Footpaths & Bridleways
7 miles. 3-4 hours.
This walk takes us over the parish boundary (as does option 4 in Walk 5),
but where our paths link up with others to form good walks, as here, we shall include them. The walk is notable for the beauty of Ravenstone Lane, the extensive sheep pastures throughout, the views of Yardley Chase, the variety of wild life, and the sense in parts of wide open spaces. There’s also the charm of the ancient village of Yardley Hastings.
Begin in Horton just past the cricket field where the tree-lined Ravenstone Lane (locally known as the Olive Whatton road after a well-known resident) branches off to the right from the Denton road, and where an enormous Wellingtonia tree marks the spot.
This is a lovely peaceful country lane leading to Manor Farm and Yardley Chase, safe for walking as there is hardly any traffic. There are restful views of sheep grazing on either side, and gently undulating fields and woods.
You pass on the right, Horton Lodge, The Temple House (with its impressive iron gates), and then The Arches, with views beyond to Icehouse Spinney. To the left on the far side of the expansive field, the hedge marks the disused railway line which ran between Bedford and Northampton. At the point where it meets the Denton Road, the Stationmaster's house belonging to (curiously) Piddington Station, still stands. (There are plans to make this old line into a linear park - as has been done with the Brampton Way - which could be combined with this walk and provide a pleasant stroll, where the rich fund of wildlife and flora so often left behind by departed railways may be seen and enjoyed).
Just past the Arches, a private lane leads off to the right through a gateway bordered by stone columns surmounted by lions rampant to Horton Manor House. Continuing along Ravenstone Lane, the road dips down to cross a stream, then rises to where Manor Farm sits impressively at the top.
Going past the farm the road turns into a track, becoming KM57. From here there are two options.
Shortly, and before you get to a gate straight ahead leading into a big field, you will see a footpath marked on the left, running beside a hedge (KM51). There may be sheep in this field, so please keep dogs under control. Go through the gate and take this path, keeping close to the hedge, crossing the disused railway line at the other side of the field. Here we go over the parish boundary through a gate on to footpath LE14.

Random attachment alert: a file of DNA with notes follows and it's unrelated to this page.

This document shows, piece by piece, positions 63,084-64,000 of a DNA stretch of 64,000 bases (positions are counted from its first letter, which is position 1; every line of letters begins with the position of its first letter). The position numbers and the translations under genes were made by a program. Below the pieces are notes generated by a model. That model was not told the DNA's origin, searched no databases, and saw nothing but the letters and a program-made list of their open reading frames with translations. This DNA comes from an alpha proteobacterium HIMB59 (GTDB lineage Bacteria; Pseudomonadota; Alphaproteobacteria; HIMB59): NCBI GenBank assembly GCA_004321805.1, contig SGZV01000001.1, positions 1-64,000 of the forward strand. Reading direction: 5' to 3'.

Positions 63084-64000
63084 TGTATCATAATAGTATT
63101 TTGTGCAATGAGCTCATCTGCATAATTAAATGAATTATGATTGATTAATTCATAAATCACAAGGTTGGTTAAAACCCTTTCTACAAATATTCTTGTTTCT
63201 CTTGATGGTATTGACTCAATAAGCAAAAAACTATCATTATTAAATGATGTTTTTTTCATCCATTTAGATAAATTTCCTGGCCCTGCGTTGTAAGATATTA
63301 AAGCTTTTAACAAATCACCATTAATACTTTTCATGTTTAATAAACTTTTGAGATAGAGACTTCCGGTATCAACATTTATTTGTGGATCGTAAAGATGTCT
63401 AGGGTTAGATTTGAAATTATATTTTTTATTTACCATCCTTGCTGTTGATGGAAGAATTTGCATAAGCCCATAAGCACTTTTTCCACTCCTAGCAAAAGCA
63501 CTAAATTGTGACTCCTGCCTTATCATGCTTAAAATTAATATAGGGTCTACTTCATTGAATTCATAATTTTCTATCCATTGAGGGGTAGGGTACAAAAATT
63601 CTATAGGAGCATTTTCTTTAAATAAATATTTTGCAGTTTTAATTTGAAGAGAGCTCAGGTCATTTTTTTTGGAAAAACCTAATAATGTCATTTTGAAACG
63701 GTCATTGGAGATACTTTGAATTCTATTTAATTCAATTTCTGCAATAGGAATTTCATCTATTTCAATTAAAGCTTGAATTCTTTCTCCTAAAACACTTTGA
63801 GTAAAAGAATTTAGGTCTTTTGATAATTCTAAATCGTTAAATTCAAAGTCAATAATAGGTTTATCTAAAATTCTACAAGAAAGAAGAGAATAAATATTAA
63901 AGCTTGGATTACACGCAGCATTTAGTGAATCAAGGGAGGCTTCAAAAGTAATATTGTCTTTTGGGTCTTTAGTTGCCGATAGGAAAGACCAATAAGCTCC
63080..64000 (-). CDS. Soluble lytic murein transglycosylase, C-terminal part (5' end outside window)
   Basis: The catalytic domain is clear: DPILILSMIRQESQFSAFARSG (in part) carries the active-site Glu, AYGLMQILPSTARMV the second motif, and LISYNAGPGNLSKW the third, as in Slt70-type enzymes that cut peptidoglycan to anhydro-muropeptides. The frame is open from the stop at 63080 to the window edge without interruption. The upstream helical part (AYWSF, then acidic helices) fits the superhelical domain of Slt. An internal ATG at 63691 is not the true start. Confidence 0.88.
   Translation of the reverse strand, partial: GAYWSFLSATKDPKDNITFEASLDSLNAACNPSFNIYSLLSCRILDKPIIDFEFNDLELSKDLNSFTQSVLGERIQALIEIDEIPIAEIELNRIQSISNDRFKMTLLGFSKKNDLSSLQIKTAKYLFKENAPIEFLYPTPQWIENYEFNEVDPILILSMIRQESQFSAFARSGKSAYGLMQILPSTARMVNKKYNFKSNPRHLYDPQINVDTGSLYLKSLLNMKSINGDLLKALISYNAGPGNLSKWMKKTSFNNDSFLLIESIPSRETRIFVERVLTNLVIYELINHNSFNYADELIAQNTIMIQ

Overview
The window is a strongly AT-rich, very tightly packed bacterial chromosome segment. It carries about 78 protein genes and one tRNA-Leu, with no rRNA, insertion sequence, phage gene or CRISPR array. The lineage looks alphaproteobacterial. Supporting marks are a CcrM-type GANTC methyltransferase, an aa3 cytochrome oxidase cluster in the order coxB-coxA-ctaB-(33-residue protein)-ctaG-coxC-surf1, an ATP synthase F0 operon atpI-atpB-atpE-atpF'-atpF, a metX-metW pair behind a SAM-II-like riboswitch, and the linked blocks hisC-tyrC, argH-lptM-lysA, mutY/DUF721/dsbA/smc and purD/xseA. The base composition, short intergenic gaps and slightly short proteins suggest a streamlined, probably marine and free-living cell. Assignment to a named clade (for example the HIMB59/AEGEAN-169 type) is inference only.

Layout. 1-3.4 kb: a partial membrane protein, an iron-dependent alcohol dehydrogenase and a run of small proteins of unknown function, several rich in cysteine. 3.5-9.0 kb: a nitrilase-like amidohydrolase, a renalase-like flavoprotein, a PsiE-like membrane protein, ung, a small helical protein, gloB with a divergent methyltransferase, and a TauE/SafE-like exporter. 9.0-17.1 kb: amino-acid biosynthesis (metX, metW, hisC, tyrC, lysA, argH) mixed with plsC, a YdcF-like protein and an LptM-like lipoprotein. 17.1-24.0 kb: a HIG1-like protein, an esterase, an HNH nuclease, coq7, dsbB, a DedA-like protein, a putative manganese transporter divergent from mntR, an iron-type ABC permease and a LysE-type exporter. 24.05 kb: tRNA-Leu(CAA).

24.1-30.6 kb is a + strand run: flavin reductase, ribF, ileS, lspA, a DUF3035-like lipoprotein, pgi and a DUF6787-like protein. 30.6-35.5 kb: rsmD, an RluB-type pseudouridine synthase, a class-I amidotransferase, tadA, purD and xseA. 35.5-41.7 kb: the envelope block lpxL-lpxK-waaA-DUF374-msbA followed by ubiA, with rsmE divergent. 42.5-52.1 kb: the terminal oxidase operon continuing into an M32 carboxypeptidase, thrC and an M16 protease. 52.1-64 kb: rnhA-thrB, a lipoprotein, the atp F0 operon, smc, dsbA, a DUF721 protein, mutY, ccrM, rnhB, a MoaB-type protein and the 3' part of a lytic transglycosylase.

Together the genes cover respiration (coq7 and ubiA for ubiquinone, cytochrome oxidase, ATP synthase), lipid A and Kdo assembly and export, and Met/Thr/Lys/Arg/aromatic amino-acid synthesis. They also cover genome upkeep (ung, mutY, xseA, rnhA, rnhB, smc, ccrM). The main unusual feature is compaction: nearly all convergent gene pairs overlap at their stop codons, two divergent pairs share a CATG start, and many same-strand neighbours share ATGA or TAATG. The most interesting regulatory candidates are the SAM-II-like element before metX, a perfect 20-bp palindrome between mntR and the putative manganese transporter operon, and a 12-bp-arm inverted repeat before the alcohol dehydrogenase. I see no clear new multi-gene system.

This runs beside a wood on the left for a short way before coming to a large open expanse of cultivated fields (‘The Wold’). An eye-catching chestnut tree stands on the corner ahead. Bear sharp left on the indicated footpath, still following the edge of the wood down to a stream at the bottom where the path turns right. There are several fine oaks along here. Away to your right on the other side of The Wold is the denser part of Yardley Chase. The grassy path eventually becomes a track leading to Chase Park Farm in Chase Park and running through more sheep pastures. As you come to the farm a magnificent oak tree stands on the corner at the point where the path turns sharp right. Very soon, the track bends sharp left along what is now a metalled road (Howcut Lane, becoming eventually Chase Park Road). The palatial mansions and their gardens at the top end here are worth a glance as are the oaks lining the road lower down. Continue along this road past Blenley Lodge (a bench on the verge just before you reach here offers a resting place) and Waterfall Farm. Beware of ducks crossing the road just past here! You are now in Yardley Hastings, and the picturesque village on the other side of the main Northampton-Bedford Road is worth a tour before you return. If you require refreshment, a public house (‘The Red Lion’) lies just across this road; and another (‘The Rose and Crown’) on the old Northampton Road further into the village and up to the left..
This is part of the 60 mile 'round Northampton' walk, so you could continue further if you wished!
There is no reasonable circular way back except by road, so you must return by the same route or be collected by car.
This is a great walk around part of Yardley Chase. Please keep to the directed paths in the Chase as most of the land is privately owned. Dogs need to be kept on leads all the time in case they worry the game. From Manor Farm, keep straight on along KM57 through a gate into a large field. The path runs beside the fence straight towards the trees. On reaching the wood, a waymarker directs you to the right. Shortly, you go through a gate to the left. The path then crosses a track and continues, opening on to a large clear area. Follow the path along the edge of ‘Great Wood’ on your right and then across the cultivated field ahead on a wide grassy path. Turn left at the end, still on a pleasant grassy track. At the bottom bear right, passing on old barn on the right. Go right as indicated at the end, through a gate where you make a hairpin bend on to the marked bridleway This takes you along a very pleasant narrow lane which soon opens on to a cultivated field. Keep to the hedge on the left and eventually emerge on to a more substantial track.
Here you have an option. You can turn right and follow the blue pointers on a circular walk which will bring you back on to the ground you have already covered, when you can retrace your steps to Manor Farm and Horton. Or you can turn left and explore the indicated footpath. If you go left, you soon pass a sewage works on the right, and a little further on, the still stout walls of an old railway bridge. Here, unfortunately, the path indicators run out, so it would be wise to retrace your footsteps. It is still a nice walk!
* Map Reproduced from OS
Landranger Map 1:50,000 by permission of Ordnance Survey on behalf of The
Controller of Her Majesty's Stationery Office. © Crown copyright.
All rights reserved. Licence Number 100043916
Footpaths & Bridleways